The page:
If you don't have one of those brad push nailers get one, they are less then $10 and work great on this sort of project.

Ed
 

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Get a copy of American Woodworker December 1998 #70 there is a raised panel doors done on tablesaw. Really interesting topic by Ian Kirby.Also in his book THE ACCURATE TABLESAW.203-426-6481 is a phone # for the press comp.
 

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Fred,
Ed has given you some very valuable advice on raised panel construction. The panels need to be able to move in a dry fit. To keep the panels from rattling when opened and closed, there are several options you have to "snug" the door to keep it from rattling and not still split the back of the rails and styles.

In the old days, they used newspaper. But I wouldn't recommend that because it drys out over time and the door will rattle. These days, either weatherstip foam or "space balls" are put in the channel of the rails and styles to fix the panel in place. The foam or balls allow the panel to expand and contract to keep the panel from rattling without splitting the back of the rail and style.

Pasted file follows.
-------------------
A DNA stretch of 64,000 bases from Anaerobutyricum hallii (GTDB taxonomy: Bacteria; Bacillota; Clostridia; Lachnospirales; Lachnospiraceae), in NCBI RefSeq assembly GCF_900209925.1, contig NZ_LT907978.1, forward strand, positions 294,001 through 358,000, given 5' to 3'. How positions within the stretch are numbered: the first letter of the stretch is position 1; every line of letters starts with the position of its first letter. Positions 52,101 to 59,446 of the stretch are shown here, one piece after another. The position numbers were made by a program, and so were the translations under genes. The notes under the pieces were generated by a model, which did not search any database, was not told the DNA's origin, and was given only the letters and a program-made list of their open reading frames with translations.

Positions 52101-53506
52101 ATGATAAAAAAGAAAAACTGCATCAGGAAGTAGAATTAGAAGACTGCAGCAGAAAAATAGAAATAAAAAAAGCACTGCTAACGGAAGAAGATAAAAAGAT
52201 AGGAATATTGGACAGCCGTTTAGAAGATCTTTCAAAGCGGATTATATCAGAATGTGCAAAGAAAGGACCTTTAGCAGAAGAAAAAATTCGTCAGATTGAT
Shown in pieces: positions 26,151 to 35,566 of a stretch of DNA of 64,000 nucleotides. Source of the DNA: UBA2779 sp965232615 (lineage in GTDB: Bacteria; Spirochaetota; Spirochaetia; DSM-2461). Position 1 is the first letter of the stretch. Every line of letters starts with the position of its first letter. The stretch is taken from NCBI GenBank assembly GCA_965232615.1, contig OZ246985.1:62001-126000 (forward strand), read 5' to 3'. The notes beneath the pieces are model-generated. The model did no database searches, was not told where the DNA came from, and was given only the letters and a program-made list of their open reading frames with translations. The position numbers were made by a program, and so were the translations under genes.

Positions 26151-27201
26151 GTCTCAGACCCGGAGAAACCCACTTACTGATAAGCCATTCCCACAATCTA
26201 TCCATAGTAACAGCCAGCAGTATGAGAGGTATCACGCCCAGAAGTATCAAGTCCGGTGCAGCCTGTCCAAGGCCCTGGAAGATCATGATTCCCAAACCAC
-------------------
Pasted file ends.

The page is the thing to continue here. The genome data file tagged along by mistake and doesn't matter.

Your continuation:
I've tried both and prefer the foam type to the balls. It's more flexible and cheaper. Sommerfeld's tools for wood sells 200 for $5.50 at last look in their catelog. They are called panalign strips. Check them out at www.sommerfeldtools.com if you like. I don't have any affiliation with them. But, they work for me.

The key on the strips is that the panel width extends only 3/16th's to 1/4 of an inch inside the channel of the rails and styles. For CMT bits that I use, the the channel depth is 7/16th's of an inch deep. So, it seems to me that your problem might be that you are squeezing the panel and rail/styles too tightly together to prevent movement. It's like bone joints on bone joints with out any lubricating or expanding/ contracting surface between them. The joints gotta move or they crack.

I've had to learn the hard way too. Since using the stirps and allowing room for the panels to move, I haven't has any problems.